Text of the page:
SceneKit Tutorial with Swift Part 1: Getting Started

Chris Language

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This tutorial series will show you how to create your first game with Scene Kit, Apple’s built-in 3D game framework.

You’d be forgiven for thinking that making 3D games is far more complicated than creating a classic 2D game. 3D games have a reputation for being notoriously difficult to program, usually involving a lot of complicated math.

However, that is no longer the case, thanks to the advent of Apple’s Scene Kit! The simplicity of Scene Kit lets beginners create simple and stylish games in a short amount of time.

In this 5-part Scene Kit tutorial series, you’ll create your first Scene Kit game: Geometry Fighter. This is a Fruit Ninja style game, with colorful geometric shapes thrown up into the air for your pure destructive indulgence.

In this first part of the series, you’ll simply create a blank project to have a good starting point, which is good for people who like to understand every step. If you’d prefer to dive right into coding, skip to Part 2 of this series, where we’ll have a starter project ready for you.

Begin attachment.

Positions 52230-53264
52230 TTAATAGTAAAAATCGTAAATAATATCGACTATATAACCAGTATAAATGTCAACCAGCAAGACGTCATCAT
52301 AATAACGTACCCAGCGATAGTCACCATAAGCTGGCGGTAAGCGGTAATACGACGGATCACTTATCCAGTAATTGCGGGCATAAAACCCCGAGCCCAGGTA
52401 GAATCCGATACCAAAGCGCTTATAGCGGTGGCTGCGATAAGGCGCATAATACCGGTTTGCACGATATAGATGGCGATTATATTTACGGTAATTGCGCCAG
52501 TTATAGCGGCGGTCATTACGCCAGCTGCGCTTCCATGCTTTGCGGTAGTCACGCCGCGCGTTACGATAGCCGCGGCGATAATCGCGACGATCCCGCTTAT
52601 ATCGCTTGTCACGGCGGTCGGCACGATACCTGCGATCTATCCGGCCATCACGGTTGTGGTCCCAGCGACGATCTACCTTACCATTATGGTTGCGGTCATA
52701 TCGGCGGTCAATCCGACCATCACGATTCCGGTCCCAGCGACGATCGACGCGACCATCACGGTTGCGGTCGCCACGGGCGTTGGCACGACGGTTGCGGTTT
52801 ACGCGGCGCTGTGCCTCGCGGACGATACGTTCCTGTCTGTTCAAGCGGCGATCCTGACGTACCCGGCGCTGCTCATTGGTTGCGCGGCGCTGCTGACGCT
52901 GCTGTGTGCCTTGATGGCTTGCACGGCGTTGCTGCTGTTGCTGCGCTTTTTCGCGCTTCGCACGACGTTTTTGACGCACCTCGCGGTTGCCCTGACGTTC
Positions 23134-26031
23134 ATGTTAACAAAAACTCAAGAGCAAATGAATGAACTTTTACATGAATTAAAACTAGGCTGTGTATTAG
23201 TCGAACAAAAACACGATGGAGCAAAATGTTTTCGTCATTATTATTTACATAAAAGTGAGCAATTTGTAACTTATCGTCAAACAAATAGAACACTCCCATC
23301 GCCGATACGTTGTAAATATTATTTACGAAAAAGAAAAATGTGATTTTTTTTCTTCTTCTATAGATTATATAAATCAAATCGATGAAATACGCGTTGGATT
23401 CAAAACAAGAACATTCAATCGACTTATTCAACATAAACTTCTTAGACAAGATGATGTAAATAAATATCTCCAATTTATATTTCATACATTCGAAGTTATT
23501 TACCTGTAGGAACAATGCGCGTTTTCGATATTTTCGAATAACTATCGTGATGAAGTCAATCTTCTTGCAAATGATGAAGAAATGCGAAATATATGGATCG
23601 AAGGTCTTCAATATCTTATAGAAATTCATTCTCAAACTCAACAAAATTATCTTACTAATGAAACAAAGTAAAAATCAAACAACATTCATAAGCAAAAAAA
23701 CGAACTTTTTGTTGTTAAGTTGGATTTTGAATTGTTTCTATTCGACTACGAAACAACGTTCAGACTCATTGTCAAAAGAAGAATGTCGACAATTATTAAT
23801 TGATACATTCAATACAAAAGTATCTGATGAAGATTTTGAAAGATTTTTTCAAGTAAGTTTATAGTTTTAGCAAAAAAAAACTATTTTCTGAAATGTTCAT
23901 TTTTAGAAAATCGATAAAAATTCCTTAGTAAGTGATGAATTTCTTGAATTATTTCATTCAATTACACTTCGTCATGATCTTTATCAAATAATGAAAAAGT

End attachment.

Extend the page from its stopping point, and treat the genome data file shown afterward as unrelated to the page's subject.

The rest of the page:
Getting Started

Download the starter package for this tutorial; it has some resources you’ll need later on.

Open Xcode and select File > New > Project from the main menu. If you want to become an Xcode ninja, use the shortcut command: ⇧⌘N.

Select the iOS/Application/Game template and click Next to continue:

CreateProject00

Now you need to provide some basic details about your project. Enter GeometryFighter for the Product Name, select Swift for Language, SceneKit for Game Technology, Universal for Devices, uncheck the unit tests and click Next:

CreateProject01

The final step is to choose a location to save your project. Pick a directory and select Create; Xcode will work its magic and generate your project.

Building the SceneKit Game Project

Now that you’ve generated your SceneKit game project from the template, it’s time to see it in action! :]